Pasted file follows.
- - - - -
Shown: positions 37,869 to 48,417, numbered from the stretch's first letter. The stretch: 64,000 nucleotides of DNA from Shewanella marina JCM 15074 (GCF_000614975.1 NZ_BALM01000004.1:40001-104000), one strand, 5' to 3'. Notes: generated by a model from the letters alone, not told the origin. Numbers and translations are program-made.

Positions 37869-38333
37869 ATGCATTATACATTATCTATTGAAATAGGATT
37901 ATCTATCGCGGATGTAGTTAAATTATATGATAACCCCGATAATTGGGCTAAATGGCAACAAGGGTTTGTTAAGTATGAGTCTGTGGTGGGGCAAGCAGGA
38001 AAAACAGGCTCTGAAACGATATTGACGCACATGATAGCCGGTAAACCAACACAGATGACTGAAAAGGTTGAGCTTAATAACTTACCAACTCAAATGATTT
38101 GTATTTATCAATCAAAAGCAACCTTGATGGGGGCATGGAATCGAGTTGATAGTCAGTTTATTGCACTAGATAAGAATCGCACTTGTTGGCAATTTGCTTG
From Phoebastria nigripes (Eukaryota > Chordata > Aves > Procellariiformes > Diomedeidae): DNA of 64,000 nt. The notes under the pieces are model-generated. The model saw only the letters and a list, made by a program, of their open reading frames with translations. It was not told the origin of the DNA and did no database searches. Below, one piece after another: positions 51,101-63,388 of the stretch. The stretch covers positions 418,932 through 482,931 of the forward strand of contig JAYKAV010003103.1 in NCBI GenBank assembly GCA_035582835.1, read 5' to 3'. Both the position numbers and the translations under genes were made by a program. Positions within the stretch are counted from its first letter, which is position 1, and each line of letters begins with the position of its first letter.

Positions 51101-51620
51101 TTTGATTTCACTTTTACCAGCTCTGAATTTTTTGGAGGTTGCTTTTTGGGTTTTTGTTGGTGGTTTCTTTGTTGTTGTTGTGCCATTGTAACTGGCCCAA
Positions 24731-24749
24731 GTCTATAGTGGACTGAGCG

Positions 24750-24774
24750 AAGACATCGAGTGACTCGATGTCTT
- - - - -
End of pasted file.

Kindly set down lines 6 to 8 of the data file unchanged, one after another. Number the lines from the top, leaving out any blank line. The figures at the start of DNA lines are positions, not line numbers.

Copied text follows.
38101 GTATTTATCAATCAAAAGCAACCTTGATGGGGGCATGGAATCGAGTTGATAGTCAGTTTATTGCACTAGATAAGAATCGCACTTGTTGGCAATTTGCTTG
From Phoebastria nigripes (Eukaryota > Chordata > Aves > Procellariiformes > Diomedeidae): DNA of 64,000 nt. The notes under the pieces are model-generated. The model saw only the letters and a list, made by a program, of their open reading frames with translations. It was not told the origin of the DNA and did no database searches. Below, one piece after another: positions 51,101-63,388 of the stretch. The stretch covers positions 418,932 through 482,931 of the forward strand of contig JAYKAV010003103.1 in NCBI GenBank assembly GCA_035582835.1, read 5' to 3'. Both the position numbers and the translations under genes were made by a program. Positions within the stretch are counted from its first letter, which is position 1, and each line of letters begins with the position of its first letter.

Positions 51101-51620